Theological Term of the Week: Lapsarian

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This week’s term: Lapsarian – A lapsarian is one who believes man fell from his first estate of innocence and holiness by the act of sinning. While various divisions of lapsarians are in error, this general view is Biblically accurate. The divisions of lapsarianism essentially address what they feel to be the logical (but not chronological) order of divine decree, as related to the fall of man thus:

The Supralapsarian Order of Decrees:

  1. The decree to elect some to salvation and leave others in just reprobation.
  2. The decree to create both the elect and the non-elect or the reprobate.
  3. The decree to permit the fall of all men in the person of Adam.
  4. The decree to provide salvation for the elect.
  5. The decree to apply that purposed salvation to the elect.

The Sublapsarian Order of Decrees:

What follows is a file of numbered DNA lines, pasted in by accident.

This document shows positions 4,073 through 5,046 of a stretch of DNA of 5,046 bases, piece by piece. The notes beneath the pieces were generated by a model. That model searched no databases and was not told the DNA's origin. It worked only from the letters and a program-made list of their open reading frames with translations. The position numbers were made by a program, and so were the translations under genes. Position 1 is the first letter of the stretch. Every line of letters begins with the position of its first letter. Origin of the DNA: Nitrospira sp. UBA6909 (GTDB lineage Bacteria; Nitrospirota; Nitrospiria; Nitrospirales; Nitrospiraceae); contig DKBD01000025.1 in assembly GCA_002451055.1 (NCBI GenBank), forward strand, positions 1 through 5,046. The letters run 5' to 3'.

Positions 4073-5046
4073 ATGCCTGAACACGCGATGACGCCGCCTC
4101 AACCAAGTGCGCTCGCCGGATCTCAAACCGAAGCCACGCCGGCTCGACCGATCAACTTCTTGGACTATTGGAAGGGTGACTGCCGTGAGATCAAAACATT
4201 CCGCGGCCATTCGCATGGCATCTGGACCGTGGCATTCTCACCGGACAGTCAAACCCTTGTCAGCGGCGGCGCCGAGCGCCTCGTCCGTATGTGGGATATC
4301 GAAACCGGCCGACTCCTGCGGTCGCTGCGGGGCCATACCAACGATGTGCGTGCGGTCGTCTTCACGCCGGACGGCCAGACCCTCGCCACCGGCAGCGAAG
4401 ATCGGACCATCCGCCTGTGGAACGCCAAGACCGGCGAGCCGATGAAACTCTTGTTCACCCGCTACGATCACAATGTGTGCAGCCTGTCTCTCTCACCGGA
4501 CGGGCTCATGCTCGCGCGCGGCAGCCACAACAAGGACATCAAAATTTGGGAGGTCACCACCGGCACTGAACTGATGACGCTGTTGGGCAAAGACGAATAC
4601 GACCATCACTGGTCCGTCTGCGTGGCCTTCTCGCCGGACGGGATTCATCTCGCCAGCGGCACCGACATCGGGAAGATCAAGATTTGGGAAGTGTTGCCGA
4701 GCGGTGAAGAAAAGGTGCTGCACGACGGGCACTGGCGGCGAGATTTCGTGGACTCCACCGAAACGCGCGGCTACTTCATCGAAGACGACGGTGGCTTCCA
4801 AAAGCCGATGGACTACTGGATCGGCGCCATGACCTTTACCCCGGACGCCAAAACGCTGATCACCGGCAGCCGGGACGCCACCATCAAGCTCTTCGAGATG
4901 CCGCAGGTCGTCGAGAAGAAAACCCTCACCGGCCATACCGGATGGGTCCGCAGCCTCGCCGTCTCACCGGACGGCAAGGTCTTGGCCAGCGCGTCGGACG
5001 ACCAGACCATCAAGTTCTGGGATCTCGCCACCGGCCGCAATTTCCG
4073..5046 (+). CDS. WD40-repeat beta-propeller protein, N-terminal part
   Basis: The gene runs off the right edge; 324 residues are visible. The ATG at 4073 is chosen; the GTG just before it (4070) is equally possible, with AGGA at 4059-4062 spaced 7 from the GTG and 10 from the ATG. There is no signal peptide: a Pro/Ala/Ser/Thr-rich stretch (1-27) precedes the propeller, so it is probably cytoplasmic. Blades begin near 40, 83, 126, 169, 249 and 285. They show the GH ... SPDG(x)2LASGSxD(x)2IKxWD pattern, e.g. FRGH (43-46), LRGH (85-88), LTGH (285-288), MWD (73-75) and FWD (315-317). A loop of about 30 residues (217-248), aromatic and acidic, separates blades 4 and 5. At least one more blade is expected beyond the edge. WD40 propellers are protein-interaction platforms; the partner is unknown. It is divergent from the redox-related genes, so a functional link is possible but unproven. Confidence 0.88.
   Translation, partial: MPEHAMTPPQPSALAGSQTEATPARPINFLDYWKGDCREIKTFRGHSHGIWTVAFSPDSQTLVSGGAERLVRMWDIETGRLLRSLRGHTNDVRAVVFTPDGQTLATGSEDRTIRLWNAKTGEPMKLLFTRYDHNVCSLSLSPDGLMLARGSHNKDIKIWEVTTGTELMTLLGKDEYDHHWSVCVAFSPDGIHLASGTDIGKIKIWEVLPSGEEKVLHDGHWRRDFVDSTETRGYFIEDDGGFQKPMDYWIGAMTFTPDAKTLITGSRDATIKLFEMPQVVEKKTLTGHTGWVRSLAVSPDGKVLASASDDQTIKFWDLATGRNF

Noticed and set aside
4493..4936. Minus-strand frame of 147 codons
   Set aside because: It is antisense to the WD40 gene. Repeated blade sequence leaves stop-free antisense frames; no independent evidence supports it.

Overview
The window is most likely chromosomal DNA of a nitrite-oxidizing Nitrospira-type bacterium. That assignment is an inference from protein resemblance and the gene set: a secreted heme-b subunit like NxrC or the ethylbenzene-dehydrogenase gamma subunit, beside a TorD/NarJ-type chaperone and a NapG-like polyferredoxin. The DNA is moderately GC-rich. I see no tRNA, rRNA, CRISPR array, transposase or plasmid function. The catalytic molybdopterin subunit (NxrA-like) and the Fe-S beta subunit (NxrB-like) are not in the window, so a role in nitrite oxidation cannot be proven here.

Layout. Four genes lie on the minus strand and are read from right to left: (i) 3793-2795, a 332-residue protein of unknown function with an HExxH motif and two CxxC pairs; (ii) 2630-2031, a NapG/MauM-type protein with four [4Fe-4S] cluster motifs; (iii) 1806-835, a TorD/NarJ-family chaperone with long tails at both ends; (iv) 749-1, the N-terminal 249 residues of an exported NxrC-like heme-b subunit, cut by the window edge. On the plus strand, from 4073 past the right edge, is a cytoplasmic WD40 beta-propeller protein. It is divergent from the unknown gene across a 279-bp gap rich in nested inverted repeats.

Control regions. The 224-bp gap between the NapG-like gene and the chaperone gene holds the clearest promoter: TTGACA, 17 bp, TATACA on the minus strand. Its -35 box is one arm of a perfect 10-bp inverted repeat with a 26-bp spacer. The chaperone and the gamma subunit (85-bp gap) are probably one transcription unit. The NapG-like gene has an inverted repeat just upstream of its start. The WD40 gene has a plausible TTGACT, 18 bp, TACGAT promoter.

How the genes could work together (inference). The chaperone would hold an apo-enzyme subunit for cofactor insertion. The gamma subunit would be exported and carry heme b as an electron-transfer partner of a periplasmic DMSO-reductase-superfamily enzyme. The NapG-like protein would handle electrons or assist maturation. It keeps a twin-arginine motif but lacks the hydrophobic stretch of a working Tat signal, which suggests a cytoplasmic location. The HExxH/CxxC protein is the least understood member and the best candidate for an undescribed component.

1. The decree to create both the elect and the non-elect or the reprobate.
  2. The decree to permit the fall of all men in the person of Adam.
  3. The decree to provide salvation for the elect.
  4. The decree to elect some to salvation and leave others in just reprobation.
  5. The decree to apply that purposed salvation to the elect.

The Infralapsarian Order of Decrees:

  1. The decree to create both the elect and the non-elect or the reprobate.
  2. The decree to permit the fall of all men in the person of Adam.
  3. The decree to elect some to salvation and leave others in just reprobation.
  4. The decree to provide salvation for the elect.
  5. The decree to apply that purposed salvation to the elect.

Last week’s term: Eternal Decree – All things which God has eternally purposed, which must include all things that shall ever come to pass. We should never think in terms of divine decrees, but rather decree; that is to say, all things which God purposes are part of one singular and totally unified decree. Though the following issues properly belong to soteriological philosophy, and not to divine activities, Bro. Keener places them here, because they, relative to the fall, basically address divine decree.

Wanna read past terms? Go here: Theological Terms

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